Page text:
I will have to begin by conceding that I did not go into this book uninitiated in the intricacies of the South Africa land discourse. In fact, I would go as far as saying that I had little knowledge about decolonial and South African history. However, Patric Tariq Mellet’s book, The Lie of 1652, taught me more than a few things about the South African land question, and I am certain that anyone who reads this book will find themselves enriched by his wealth of knowledge on South African history and restorative justice.
The author describes The Lie of 1652 as the idea that Southern Africa was a ‘land without people’ when European settlers arrived at the Cape. And that while there where small groups of indigenous Khoi and San people, these people have mostly gone extinct. Colonial historians account for the presence of black South Africans here, in the bottom of Africa to a sudden wave of Northern Bantu people who arrived in South Africa shortly after the Boers had colonised the Cape and the inland.
Mellet provides a comprehensive argument against this falsehood. He draws on evidence from pre-colonial African history and makes the case that the Khoi and the San are the founding people of Southern Africa and that their blood and heritage is deeply embedded in the identity of all black Southern Africans.
This book is very detailed and on more than one occasion I had to stop and reflect on the text, because some of the ideas expressed by the scribe are quite radical, even for Pan African millennial like me. He calls for a reimagining of the project of restorative justice, so that it addresses the loss of land, resources, community, culture, liberty, labour, and identity, that black people have endured for centuries under colonialism.
South Africa is one of the most unequal societies in the world; there continues to be a direct correlation between one’s economic class and the colour of their skin. There seems to be a lack of will to address the issue of land redistribution by the political elite and no wonder because any earnest attempt to do so would require a drastic reimagining of our capitalist hegemonic structure.
Of course, the South African land issue is very complex, but every winter when black people lose their lives and livelihood to shack fires, or when the City of Cape Town evicts Coloured people from their homes so that they can gentrify the city centre, the urgent need to address the issue becomes more pertinent.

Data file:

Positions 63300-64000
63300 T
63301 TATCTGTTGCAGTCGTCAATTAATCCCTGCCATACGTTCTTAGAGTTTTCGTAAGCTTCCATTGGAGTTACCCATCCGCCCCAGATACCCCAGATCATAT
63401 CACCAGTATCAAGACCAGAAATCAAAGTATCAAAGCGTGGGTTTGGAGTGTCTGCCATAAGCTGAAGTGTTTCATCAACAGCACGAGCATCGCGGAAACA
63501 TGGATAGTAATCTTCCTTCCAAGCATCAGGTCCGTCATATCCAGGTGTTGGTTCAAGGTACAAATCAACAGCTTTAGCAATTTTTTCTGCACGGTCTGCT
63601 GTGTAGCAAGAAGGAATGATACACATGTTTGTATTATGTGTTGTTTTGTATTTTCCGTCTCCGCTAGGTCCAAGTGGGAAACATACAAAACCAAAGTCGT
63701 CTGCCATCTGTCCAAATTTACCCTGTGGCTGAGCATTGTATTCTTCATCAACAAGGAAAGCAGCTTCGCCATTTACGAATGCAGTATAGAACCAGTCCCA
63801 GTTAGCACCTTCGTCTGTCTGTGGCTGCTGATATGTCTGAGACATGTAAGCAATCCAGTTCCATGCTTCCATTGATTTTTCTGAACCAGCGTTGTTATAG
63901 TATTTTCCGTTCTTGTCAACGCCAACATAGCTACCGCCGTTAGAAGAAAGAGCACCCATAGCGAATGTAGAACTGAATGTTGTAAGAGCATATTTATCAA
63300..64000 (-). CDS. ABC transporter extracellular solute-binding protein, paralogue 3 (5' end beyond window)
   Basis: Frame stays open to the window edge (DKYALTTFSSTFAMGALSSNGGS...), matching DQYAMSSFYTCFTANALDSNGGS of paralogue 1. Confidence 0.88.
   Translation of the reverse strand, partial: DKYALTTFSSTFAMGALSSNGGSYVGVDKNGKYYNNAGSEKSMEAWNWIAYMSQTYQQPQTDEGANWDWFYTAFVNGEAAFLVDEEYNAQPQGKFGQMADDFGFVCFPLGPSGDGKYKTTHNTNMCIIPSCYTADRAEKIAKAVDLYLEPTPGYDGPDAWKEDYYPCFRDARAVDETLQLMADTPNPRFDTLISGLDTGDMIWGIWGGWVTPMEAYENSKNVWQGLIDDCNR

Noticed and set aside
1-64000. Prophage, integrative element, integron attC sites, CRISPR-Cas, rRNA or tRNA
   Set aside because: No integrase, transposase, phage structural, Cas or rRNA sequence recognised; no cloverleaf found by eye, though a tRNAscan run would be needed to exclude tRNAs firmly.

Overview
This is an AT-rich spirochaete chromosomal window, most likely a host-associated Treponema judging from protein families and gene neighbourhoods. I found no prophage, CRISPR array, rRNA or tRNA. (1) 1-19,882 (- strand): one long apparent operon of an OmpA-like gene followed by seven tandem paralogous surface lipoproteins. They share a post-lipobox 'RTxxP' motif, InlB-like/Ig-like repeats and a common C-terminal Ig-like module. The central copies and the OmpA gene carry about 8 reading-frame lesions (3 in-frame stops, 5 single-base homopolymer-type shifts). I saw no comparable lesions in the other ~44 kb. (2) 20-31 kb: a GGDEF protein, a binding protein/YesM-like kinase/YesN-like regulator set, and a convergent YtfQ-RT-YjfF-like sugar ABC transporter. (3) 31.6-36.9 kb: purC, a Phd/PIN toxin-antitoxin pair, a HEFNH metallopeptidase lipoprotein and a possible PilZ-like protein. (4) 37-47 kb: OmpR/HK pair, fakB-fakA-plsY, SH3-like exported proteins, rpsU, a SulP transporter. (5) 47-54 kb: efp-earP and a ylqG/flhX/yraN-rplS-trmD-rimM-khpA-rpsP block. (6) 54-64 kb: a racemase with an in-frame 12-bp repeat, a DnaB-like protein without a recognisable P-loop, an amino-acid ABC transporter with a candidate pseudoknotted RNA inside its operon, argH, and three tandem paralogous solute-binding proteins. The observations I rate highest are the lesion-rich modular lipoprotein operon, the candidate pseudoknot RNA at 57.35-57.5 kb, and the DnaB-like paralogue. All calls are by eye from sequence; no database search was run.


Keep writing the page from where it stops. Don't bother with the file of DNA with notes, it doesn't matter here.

I have always found South African journalism needlessly cumbersome. I think we can all agree that corruption and misappropriation of state resources are a real problem, but reporting by the liberal media establishment is always needlessly partisan.
The author provides a refreshingly honest account of our political history and his commitment to South African heritage is a credit to the continued South African liberation movement.
The project of restorative justice has been burdened by the media’s liberal bias, which has pushed the issue of land reform to the fringes of our political discourse. There aren’t many writers who are committed to documenting our nation’s complex issues within the context of centuries of colonisation. Without this context, ideas like expropriation of land without compensation, restorative justice, and reparation can seem quite abstract and are easily misrepresented by opportunistic fear mongers.
The Lie of 1652 provides us with this much-needed context. We need to hold ‘whiteness’ accountable for its prejudices, but also for its privilege. The privileges that white people accumulated for centuries at the expense of the black majority, and that they continue to enjoy, to this day.
Mellet’s book reminds us that it is the European settlers who began by expropriating land, labour and African identity without compensation. The only adequate form of restorative justice would be the return of land which was stolen from our African ancestors.